The Bachelor has peddled its brand of everlasting love since the show debuted in 2002. Sixteen years later, The Bachelor franchise is still operating in much the same manner it did when it premiered. The Bachelor is now a constant in American culture, but is its unchanging format a good thing? Given the uptick in controversial happenings on and around the show, former Bachelor cast member Ashley Spivey — who played a large part in uncovering Bachelorette frontrunner Garrett Yrigoyen's history of liking problematic Instagram posts and dug into Bachelorette contestant Lincoln Adim's recent indecent assault and battery conviction — tells Bustle that she thinks the franchise will have to do some changing in order to fit into today’s landscape.
Spivey appeared on Brad Womack’s season in 2011, before the show became so tied to social media. “People would approach me before I went on the show and maybe ask me to wear something, but that was as much as we got sponsored,” she laughs, calling it a "simpler time" in Bachelor Nation. She says she believes the fear of losing sponsorships keeps some contestants from criticizing the show. But Spivey has no problems speaking out against The Bachelor, or, well, anything.
She acknowledges that the stakes are lower for her than for some former contestants. "I’m not going on another show. I’m married. I don’t care about sponsorships, so I feel like I can [speak up]." But in today’s world, Spivey says, it’s imperative to speak out for what’s right — and in her opinion, the producers of The Bachelor aren't doing enough. “[Bachelor creator] Mike Fleiss is very liberal, and so are a lot of the producers that work on the show," Spivey says. "I know the way they feel about the way things are going in the world, and the fact that they’re not making a bigger effort to make sure that it’s not interfering with the show is disappointing.” Are they staying quiet to stoke the drama? Spivey says no. “I think they’re just missing how big social media is playing a part in the show now, and they need to figure out a new way of dealing with it.”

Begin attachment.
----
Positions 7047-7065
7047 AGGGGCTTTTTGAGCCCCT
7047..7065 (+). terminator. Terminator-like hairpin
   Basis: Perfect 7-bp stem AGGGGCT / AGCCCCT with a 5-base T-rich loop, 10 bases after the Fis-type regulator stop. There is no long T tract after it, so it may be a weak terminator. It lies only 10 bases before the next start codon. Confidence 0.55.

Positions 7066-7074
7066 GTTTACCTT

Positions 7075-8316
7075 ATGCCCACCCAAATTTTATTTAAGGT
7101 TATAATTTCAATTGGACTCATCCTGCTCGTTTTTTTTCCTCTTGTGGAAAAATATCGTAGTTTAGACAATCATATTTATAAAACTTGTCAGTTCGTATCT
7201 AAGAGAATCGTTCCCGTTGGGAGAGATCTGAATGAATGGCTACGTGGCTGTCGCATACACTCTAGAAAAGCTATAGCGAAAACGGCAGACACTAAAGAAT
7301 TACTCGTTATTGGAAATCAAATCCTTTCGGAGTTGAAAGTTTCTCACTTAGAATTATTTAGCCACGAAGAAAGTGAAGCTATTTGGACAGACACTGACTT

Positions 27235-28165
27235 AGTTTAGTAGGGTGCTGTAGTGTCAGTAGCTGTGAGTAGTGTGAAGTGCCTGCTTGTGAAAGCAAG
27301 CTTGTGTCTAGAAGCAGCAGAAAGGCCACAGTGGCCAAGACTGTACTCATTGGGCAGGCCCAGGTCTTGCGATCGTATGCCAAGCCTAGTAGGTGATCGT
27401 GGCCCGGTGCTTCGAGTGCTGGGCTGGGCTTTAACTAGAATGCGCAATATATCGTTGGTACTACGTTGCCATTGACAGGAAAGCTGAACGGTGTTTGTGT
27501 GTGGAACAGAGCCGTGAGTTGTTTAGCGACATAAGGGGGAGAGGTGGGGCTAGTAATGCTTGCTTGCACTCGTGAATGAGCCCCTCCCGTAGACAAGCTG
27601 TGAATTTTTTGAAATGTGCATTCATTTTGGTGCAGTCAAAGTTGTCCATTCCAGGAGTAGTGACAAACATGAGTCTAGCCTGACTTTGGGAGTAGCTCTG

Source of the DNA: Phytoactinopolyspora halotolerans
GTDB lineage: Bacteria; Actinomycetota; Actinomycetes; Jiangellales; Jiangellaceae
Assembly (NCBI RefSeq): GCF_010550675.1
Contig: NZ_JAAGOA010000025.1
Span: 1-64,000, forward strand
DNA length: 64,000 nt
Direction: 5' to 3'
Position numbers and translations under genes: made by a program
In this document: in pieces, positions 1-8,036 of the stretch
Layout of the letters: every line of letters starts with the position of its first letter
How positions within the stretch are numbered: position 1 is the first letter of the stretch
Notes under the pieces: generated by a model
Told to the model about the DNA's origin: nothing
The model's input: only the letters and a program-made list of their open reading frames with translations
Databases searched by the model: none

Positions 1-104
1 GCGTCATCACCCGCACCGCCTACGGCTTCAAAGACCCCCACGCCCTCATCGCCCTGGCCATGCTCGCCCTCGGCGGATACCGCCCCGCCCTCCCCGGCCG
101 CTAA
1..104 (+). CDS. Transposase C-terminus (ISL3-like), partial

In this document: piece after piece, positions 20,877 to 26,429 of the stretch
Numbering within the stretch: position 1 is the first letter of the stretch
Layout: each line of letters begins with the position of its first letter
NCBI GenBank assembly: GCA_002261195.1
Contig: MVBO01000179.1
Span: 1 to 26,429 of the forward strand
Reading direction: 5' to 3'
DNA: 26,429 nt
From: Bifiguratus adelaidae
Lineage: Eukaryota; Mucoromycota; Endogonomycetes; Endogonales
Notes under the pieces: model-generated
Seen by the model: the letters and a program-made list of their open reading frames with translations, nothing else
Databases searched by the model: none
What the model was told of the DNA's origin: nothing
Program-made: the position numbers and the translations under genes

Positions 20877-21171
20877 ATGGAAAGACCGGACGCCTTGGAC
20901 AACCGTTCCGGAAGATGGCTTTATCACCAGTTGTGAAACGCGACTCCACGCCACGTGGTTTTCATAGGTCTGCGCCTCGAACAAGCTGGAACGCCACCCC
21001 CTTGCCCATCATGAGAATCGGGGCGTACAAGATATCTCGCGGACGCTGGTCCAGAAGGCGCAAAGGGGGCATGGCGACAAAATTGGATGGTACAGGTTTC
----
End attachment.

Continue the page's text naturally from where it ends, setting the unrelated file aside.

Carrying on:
Current Bachelorette Becca Kufrin's season is a few weeks into airing, and there have already been two major controversies with her prospective suitors. After the season premiere, The Huffington Post reported that contestant Garrett Yrigoyen had allegedly liked a series of sexist, racist, and homophobic memes from his Instagram account. (He has since issued a statement apologizing for his actions, deleted his old account, and created a new one.) A few weeks in, blogger Reality Steve reported that contestant Lincoln Adim was arrested in 2016 and charged with indecent battery and assault after allegedly groping a woman on a booze cruise; Spivey quickly joined up with Reality Steve to confirm the scoop by calling the court. According to Life & Style, Adim was sentenced to one year in prison; this sentence was ultimately suspended, and he was given two years of probation.
Two major episodes in a few weeks suggest, according to Spivey, that the producers of The Bachelor could do more to ensure the safety of their own contestants. Her suggestion is a total overhaul of the way The Bachelor screens contestants. First off, she thinks a social media check should be mandatory. And if a contestant lies on their application — which Warner Bros., the company that produces The Bachelor, alleges Lincoln did regarding his arrest, according to People — that contestant should be held responsible.
“I can’t believe that they really think that someone in [Lincoln's] situation would be truthful," Spivey says. "Someone who is even accused of a sexual offense should not be on the show. Let that person get cleared if they are innocent, and then they can come on the show. Even if they are accused, it’s still not worth it.”